Although the route of the 2015 Giro d’Italia will not be unveiled officially until the presentation in Milan on Monday afternoon, details on various aspects of the parcours have already filtered their way into the local Italian press.
The advance “skeleton” of the course that has emerged in recent weeks suggests that the Giro will feature fewer summit finishes than this year’s race and ought to prove more conducive to Alberto Contador’s planned Giro-Tour double than his last attempt in 2011.
As ever when tracing the possible route of a Grand Tour, there is already a handful of concrete information. In July, RCS Sport announced that the Giro will begin with an 18km team time trial in San Remo on May 9. The following day sees a sprinter’s stage from Albenga to Genoa, while stage 3 takes the peloton along the Ligurian coast, through the Cinque Terre and to a hilltop finish at Biassa, above La Spezia.
RCS has also already confirmed that stage 15 will feature the climbs of La Fricca and the Passo Daone before a summit finish at Madonna di Campiglio – the race’s first visit since Marco Pantani’s fateful haematocrit test in 1999 – while it seems certain that the finish of the Giro will return to Milan after a two-year absence.
Treviso time trial
Working off those fixed points, the overall direction of the Giro takes shape. After the opening exchanges in Liguria, stage 4 is widely rumoured to bring the race from Forte dei Marmi – where Tinkoff-Saxo owner Oleg Tinkov maintains a summer home – to a summit finish at Abetone, made famous by Fausto Coppi and last conquered by Francesco Casagrande in 2000.
The Giro will continue southwards as week one progresses, with the southernmost point expected to be a finish (and subsequent start) at Torre del Greco, on the outskirts of Naples, as reported by PositanoNews.it. A subsequent stage finish at San Giorgio del Sannio seems certain although a proposed leg to Termoli seems to have come to nothing due to a lack of local funding.
In any case, the race convoy will transfer northwards on the first rest day on May 18, before stages through Emilia-Romagna brings the Giro into the Veneto, where a probable stage 13 time trial starting in Treviso will honour the late Giovanni Pinarello, who died last month. La Tribuna di Treviso suggests that the time trial could be up to 50 kilometres in length.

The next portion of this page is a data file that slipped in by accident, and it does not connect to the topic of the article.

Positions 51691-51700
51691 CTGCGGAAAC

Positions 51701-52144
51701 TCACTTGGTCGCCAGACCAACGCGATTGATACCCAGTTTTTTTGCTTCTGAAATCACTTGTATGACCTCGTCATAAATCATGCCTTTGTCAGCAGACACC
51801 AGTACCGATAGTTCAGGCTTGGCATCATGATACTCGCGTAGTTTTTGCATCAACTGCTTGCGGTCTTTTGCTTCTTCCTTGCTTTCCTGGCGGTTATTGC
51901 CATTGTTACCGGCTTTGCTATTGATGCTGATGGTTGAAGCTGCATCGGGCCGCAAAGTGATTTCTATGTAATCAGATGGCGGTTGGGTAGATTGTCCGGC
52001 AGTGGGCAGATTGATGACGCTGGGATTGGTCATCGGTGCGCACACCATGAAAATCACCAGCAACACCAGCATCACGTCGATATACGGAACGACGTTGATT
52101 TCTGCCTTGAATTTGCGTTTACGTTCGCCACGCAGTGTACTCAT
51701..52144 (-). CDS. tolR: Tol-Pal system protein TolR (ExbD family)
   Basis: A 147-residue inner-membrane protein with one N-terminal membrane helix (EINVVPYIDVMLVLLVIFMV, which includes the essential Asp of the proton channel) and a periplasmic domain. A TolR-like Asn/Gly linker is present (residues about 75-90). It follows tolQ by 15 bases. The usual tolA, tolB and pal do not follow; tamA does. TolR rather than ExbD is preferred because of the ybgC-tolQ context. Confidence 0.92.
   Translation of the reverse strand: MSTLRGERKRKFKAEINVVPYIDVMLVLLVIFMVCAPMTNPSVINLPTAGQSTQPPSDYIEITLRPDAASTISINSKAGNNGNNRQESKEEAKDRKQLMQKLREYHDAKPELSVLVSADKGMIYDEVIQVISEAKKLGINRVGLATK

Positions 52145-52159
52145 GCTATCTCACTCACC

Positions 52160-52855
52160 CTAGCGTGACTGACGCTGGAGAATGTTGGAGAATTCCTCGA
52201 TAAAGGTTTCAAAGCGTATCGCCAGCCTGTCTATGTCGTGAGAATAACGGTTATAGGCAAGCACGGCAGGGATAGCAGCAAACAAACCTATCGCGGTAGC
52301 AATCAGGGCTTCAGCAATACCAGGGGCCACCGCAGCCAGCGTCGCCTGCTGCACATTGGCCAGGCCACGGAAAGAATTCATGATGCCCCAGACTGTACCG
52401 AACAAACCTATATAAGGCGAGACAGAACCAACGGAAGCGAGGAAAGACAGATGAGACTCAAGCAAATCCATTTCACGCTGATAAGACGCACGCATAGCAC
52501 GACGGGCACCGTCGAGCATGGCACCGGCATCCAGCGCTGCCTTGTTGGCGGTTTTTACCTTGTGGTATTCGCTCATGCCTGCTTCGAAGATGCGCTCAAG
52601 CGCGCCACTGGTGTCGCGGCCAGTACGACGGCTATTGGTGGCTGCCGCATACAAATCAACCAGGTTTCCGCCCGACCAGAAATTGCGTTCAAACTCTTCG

When announcing its candidacy to stage the 2020 World Championships last week, Vicenza confirmed that it will also host a Giro finale next year, with a hilltop finish on nearby Monte Berico slotting into the route, probably the day after the Treviso time trial. The aforementioned stage to Madonna di Campiglio brings the curtain down on week two.
Mortirolo, Finestre and Milan finish
As ever at the Giro, the final week is likely to be a mountainous one. A stage finish at Aprica by way of the mighty Mortirolo has been reported by ApricaOnline.it, and though the site suggests it will take place on the penultimate day, it seems far more likely to be appear on stage 16, after the second rest day. In any case, it was little wonder that Contador availed of the recent Rhxdue gran fondo to sample the climb once again, which, as in 2010, will reportedly be tackled from Sonticolo.
A jaunt across the Swiss border to Lugano – whose residents include both Contador and Vincenzo Nibali – is also on the cards for the final week, before a mountainous double header in Piedmont. The Corriere di Novara anticipates a summit finish at Cervinia – where Andrey Amador won in 2012 – on the final Friday. The tappone arrives on the penultimate day, where in an echo of the dramatic denouement of the 2005 Giro, the race returns to the dirt roads of Colle delle Finestre en route to a finish atop Sestriere.
Turin had held hopes of hosting the finale of the Giro, a nod to its status as European Capital of Sport for 2015, but La Stampa reports that the cost of hosting the finale of the corsa rosa has proved a sticking point for the city. Instead, the final stage of the Giro on May 31 will begin in Turin and finish in Milan, in the shadow of the Castello Sforzesco. After a two-year impasse, Milan’s hosting of Expo 2015 seems to have encouraged the city council to welcome the Giro back once again.
Piecing together the Giro route beforehand is never an exact science and there are sure to be surprises when the curtain is raised in Milan on Monday, but the general shape of the percorso seems relatively stable.
As in 2014, the principal difficulties appear to be shoehorned into the second half of a the race, and RCS Sport will no doubt hope that the – relatively – benign opening convinces Vincenzo Nibali of the feasibility of attempting the Giro-Tour de France double. In any case, the touted route should not deter Alberto Contador from his existing plans to tackle both races.
The number of time trialling kilometres should be lower than 2014, when the team time trial, Barolo time trial and Monte Grappa mountain test added up to a total in excess of 90 kilometres. With just the opening TTT and the Treviso time trial rumoured this time around, the total number of time trial kilometres is expected to be fewer than 70.
After nine summit finishes at this year’s Giro, the demands – on paper, if not in practice – seem to be slightly reduced for 2015, with five mountaintop finishes and two more hilltop finales on most of the projected routes in circulation in Italy.
Of course, the finishes only tell half the story – stage distances and the number of climbs on each mountain stage have yet to be clarified, and it will be interesting, too, to see if RCS Sport opts to avoid extreme altitudes and the inherent risk of bad weather, which so affected the race in 2013 and 2014.
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